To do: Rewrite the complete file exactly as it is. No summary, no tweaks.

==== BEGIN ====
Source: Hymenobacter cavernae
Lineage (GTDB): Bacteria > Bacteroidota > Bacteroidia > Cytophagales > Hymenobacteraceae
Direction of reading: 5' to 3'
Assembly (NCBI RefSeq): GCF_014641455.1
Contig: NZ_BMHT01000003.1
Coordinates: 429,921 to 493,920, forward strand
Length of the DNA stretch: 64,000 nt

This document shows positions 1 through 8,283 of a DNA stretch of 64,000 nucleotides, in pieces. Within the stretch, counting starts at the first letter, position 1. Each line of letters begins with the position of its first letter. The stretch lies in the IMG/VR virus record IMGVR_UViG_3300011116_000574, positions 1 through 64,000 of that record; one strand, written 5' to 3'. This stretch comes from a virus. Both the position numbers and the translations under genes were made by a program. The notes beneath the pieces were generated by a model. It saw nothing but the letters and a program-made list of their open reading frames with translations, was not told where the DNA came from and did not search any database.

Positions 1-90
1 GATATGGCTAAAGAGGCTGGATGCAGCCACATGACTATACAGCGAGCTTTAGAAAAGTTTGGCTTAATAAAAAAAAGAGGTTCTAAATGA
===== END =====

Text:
Source: Hymenobacter cavernae
Lineage (GTDB): Bacteria > Bacteroidota > Bacteroidia > Cytophagales > Hymenobacteraceae
Direction of reading: 5' to 3'
Assembly (NCBI RefSeq): GCF_014641455.1
Contig: NZ_BMHT01000003.1
Coordinates: 429,921 to 493,920, forward strand
Length of the DNA stretch: 64,000 nt

This document shows positions 1 through 8,283 of a DNA stretch of 64,000 nucleotides, in pieces. Within the stretch, counting starts at the first letter, position 1. Each line of letters begins with the position of its first letter. The stretch lies in the IMG/VR virus record IMGVR_UViG_3300011116_000574, positions 1 through 64,000 of that record; one strand, written 5' to 3'. This stretch comes from a virus. Both the position numbers and the translations under genes were made by a program. The notes beneath the pieces were generated by a model. It saw nothing but the letters and a program-made list of their open reading frames with translations, was not told where the DNA came from and did not search any database.

Positions 1-90
1 GATATGGCTAAAGAGGCTGGATGCAGCCACATGACTATACAGCGAGCTTTAGAAAAGTTTGGCTTAATAAAAAAAAGAGGTTCTAAATGA